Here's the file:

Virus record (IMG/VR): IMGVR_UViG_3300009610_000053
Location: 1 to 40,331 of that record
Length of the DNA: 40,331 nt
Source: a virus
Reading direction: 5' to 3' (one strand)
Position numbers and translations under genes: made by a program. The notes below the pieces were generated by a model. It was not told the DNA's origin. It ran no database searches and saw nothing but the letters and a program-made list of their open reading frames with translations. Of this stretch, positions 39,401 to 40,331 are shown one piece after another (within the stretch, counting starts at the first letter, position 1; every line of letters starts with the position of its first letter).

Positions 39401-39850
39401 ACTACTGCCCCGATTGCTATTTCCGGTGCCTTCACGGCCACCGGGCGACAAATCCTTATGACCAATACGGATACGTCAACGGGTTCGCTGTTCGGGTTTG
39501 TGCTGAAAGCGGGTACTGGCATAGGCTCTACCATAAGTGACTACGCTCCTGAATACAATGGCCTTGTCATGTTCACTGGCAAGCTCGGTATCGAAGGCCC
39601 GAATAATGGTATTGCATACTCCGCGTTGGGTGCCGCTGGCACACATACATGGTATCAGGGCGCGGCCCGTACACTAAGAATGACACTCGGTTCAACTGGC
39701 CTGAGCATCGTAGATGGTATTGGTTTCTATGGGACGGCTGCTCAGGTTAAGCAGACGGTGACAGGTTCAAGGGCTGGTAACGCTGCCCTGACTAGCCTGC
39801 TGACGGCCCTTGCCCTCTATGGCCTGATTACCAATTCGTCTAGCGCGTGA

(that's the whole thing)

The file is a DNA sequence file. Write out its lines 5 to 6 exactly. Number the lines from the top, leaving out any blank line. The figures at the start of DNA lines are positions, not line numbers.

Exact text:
Reading direction: 5' to 3' (one strand)
Position numbers and translations under genes: made by a program. The notes below the pieces were generated by a model. It was not told the DNA's origin. It ran no database searches and saw nothing but the letters and a program-made list of their open reading frames with translations. Of this stretch, positions 39,401 to 40,331 are shown one piece after another (within the stretch, counting starts at the first letter, position 1; every line of letters starts with the position of its first letter).